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IMF working on $100bn ‘green fund’ – Strauss-Kahn

8th March 2010

By: Chanel de Bruyn
Creamer Media Senior Deputy Editor Online


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The International Monetary Fund (IMF) was “working on the idea of a green fund” to raise $100-billion a year by 2020 to mitigate the impacts of climate change on developing economies, IMF MD Dominique Strauss-Kahn told a conference in Kenya on Monday.

He noted that climate change could “well be the shock to end all shocks”, with the amount of resources needed to mitigate climate change having clear macroeconomic implications.

“It will hit low-income countries soonest and hardest. Africa has contributed little to the carbon emissions that endanger our planet, but Africa is already paying the price. Without action, Africa will suffer more from drought, flooding, food shortages, and disease—possibly provoking further instability and conflict. We must take urgent action,” he stated.

Strauss-Kahn pointed out that developing countries would require large-scale, long-term investments for climate change adaptation and mitigation, with the Copenhagen Accord suggesting that $100-billion a year in funds over and above current aid commitments would be required by 2020.

The IMF was not planning to manage the proposed green fund, but intended for this to make a significant contribution in the global debate and for consideration by the international community, he noted.

Strauss-Kahn explained that such a fund could provide a mechanism that could act as a bridge to large-scale carbon-based financing in the medium term.

While the United Nations High Level Advisory Group on Climate Change Financing was expected to start its work soon, this financing would be in the form of grants or highly concessional loans, which would require subsidies.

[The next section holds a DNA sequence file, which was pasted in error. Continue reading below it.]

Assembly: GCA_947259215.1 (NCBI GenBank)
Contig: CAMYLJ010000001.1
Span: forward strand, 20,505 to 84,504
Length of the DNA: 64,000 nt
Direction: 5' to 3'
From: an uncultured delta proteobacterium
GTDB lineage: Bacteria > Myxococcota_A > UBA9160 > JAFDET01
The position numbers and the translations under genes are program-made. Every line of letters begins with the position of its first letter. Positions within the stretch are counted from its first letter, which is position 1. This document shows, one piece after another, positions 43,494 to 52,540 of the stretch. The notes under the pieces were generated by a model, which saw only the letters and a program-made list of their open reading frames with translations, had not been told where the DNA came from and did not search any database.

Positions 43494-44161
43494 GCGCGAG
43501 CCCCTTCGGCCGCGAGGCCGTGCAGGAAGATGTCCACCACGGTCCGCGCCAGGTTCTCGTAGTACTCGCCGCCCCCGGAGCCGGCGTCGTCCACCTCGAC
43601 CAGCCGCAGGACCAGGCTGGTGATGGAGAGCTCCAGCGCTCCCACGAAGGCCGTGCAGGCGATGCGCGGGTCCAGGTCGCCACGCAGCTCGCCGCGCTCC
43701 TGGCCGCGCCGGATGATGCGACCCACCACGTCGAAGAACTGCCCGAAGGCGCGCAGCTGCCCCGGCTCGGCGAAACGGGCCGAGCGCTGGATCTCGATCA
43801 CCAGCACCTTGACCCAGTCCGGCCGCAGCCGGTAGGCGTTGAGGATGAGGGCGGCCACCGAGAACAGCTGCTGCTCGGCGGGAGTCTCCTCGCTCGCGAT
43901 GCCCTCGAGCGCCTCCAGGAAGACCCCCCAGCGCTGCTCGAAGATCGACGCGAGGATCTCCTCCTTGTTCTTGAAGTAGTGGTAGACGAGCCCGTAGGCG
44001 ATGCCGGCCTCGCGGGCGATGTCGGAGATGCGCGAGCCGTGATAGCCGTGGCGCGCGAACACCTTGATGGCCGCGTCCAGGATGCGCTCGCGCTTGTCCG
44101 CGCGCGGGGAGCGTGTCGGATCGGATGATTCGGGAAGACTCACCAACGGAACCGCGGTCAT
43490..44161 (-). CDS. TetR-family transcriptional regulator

“Ultimately, these will have to come as budgetary transfers from developed countries, drawing on scaled-up carbon taxes and expanded carbon trading mechanisms. But these new revenue sources will take time to put in place. So we need an interim solution,” said Strauss-Kahn.

He emphasised that the establishment of a green fund would take major political effort, but said that the payoff would be “enormous” for Africa and the world.


Meanwhile, Strauss-Kahn forecast the African economy to grow by 4,5% this year.

He noted that “signs of life” could be seen across the continent, with rebounds in trade, export earnings, bank credit and commercial activity.

He cautioned, however, that while economies on the continent were seeing improved conditions, a lot still depended on the global economic recovery, which was still at an early stage.

Strauss-Kahn praised the African countries that had implemented good economic policies before the start of the global economic downturn, saying that this had inoculated these countries against a more severe downturn.

“Because debt positions had improved dramatically, many countries were able to use the budget to counteract the crisis, rather than making it worse. They strived to preserve, and sometimes even increase, public spending, at a time when revenue was falling rapidly. Fiscal policy was appropriately countercyclical in two-thirds of sub-Saharan African countries in 2009,” he commented.

However, now was not the time to “rest on our laurels”, said Strauss-Kahn, noting that African economies had to start planning to begin rebuilding the buffers that had served the continent well during the global crisis.

“The twin challenges for Africa are to revive strong growth and reinforce resilience to shocks. The first place to start, is with macroeconomic policies. A major lesson from the crisis, is that countries that sowed in times of plenty were able to reap in times of loss.”

Strauss-Kahn emphasised that Africa had to take a leadership role in transforming its own economy, while the international community should continue to offer its support, as a “prosperous Africa is in everybody’s interest”.

Good governance would be key, and Africans had to put the common good ahead of parochial concerns, he noted.

“At the same time, richer countries must not cave in to domestic political pressures at the expense of future generations and poorer countries. They must resist the temptation to reduce aid, or engage in protectionism.”



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